Gingivitis (gum inflammation) usually precedes periodontal disease (gum disease), but not always. Plaque build-up in the early stages of gingivitis may cause gum inflammation and bleeding when brushing. At this point, gingivitis is still treatable. If left untreated, it can lead to periodontitis, when the inner layer of the gum and bone pull away from the teeth and form pockets. These pockets collect debris and can become infected, loosen the teeth, and eventually result in tooth loss.
Gingivitis is a common form of gum disease (also known as periodontal disease) that causes irritation, redness, and inflammation of the part of the gum around the base of your teeth. If not taken care of, mild forms of gingivitis can lead to serious gum disease, called periodontitis, and even the loss of teeth.
Preventing gingivitis can be as easy as brushing at least twice a day, flossing daily, and visiting the office for regular check-ups to remove plaque. Plaque is an invisible, sticky film of bacteria that forms on your teeth when starches and sugars from food interact with the bacteria that already exist in your mouth. If it isn’t removed right away, it can harden under your gum line and turn to tartar, which causes irritation and can only be removed with a professional cleaning.
It’s important that you come see us for regular cleanings, because the longer plaque and tartar remain on your teeth, the more they irritate the gum around the base of your teeth and cause inflammation. If you see that your gums become swollen and bleed easily, make an appointment right away. If it’s not taken care of, plaque buildup and gingivitis can cause tooth decay, periodontitis, and even tooth loss.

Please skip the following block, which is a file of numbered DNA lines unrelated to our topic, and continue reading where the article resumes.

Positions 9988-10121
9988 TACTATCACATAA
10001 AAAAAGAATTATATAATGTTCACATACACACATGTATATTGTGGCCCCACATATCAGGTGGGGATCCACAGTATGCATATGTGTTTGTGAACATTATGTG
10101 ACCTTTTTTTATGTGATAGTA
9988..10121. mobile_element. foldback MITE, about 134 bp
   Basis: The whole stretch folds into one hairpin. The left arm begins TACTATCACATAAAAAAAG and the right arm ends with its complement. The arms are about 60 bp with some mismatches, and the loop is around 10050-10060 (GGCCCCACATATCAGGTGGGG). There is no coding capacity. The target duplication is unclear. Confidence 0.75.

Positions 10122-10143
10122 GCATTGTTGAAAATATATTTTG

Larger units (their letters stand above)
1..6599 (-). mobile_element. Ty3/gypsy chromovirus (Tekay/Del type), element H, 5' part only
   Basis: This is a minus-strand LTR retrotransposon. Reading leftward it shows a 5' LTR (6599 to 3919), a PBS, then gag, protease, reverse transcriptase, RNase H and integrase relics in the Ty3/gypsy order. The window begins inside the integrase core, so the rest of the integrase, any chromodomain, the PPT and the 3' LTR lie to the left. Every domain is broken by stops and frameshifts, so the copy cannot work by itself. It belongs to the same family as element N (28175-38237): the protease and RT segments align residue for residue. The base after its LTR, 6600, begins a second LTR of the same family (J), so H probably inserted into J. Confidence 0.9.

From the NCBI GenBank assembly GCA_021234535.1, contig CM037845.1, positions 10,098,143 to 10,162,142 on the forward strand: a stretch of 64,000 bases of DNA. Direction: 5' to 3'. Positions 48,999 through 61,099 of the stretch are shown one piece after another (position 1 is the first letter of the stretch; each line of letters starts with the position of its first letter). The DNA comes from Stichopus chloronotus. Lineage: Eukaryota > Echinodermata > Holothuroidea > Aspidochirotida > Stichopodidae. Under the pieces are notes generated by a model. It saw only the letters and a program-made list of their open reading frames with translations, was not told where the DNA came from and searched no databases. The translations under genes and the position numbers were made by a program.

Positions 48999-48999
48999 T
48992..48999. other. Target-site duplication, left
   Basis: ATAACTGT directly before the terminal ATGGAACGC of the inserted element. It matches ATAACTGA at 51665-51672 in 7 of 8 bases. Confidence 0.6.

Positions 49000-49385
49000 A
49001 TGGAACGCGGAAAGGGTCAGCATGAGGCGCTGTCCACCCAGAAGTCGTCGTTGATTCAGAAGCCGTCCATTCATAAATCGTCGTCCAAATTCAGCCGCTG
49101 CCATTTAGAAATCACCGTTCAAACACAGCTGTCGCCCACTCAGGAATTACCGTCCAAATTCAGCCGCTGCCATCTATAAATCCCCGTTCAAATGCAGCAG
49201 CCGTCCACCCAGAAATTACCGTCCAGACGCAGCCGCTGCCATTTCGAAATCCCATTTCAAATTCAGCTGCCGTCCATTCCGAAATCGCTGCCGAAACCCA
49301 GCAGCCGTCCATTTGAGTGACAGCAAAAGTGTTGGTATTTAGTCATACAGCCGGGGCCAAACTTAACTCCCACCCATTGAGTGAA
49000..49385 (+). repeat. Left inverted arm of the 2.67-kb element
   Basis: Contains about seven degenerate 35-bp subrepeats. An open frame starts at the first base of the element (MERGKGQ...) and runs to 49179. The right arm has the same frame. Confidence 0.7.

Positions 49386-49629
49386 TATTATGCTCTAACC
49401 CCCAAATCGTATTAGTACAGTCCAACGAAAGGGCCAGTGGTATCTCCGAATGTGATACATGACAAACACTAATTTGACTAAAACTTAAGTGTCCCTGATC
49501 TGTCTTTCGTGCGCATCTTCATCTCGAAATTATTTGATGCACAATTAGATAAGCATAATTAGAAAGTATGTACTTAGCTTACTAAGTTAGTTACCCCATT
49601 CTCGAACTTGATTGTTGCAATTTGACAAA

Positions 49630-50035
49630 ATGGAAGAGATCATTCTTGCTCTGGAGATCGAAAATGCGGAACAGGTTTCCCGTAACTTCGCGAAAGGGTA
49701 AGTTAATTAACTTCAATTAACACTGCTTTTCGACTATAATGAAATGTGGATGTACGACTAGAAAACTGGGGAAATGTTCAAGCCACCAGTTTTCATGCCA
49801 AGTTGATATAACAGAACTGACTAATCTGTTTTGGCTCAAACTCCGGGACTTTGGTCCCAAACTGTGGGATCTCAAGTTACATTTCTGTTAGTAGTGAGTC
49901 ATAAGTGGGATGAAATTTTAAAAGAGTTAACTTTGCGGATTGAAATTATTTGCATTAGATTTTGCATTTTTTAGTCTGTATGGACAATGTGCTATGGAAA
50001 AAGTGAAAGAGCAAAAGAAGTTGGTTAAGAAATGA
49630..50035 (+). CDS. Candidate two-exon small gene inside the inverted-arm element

While gum inflammation usually precedes periodontal disease, gum disease, it doesn’t always. Plaque buildup in the early stages of gingivitis may cause gum inflammation and bleeding when brushing. At this point, gingivitis is still treatable.
If left untreated, it can lead to periodontitis, when the inner layer of the gum and bone pull away from the teeth and form pockets. These pockets collect debris and can become infected, loosen the teeth, and eventually result in tooth loss.
To treat gingivitis and periodontal disease, we recommend making an appointment for a cleaning that will remove all traces of plaque, tartar, and bacteria. This deep clean is known as scaling and root planing: scaling removes tartar and bacteria from the surfaces of your teeth and beneath your gums. Root planing, on the other hand, involves cleaning the teeth of bacteria and smoothing the root surfaces. This prevents further buildup of tartar and bacteria and allows your gum line to heal properly.
If you find that any crowns you have don’t fit properly, other dental restorations you have may end up irritating your gums. This irritation will make it harder to remove plaque during your daily hygiene routine and may escalate to a larger problem. If you think challenges or discomfort with your teeth in their current state may be contributing to your gingivitis, Dr. Angart will establish a treatment plan to fix those immediately.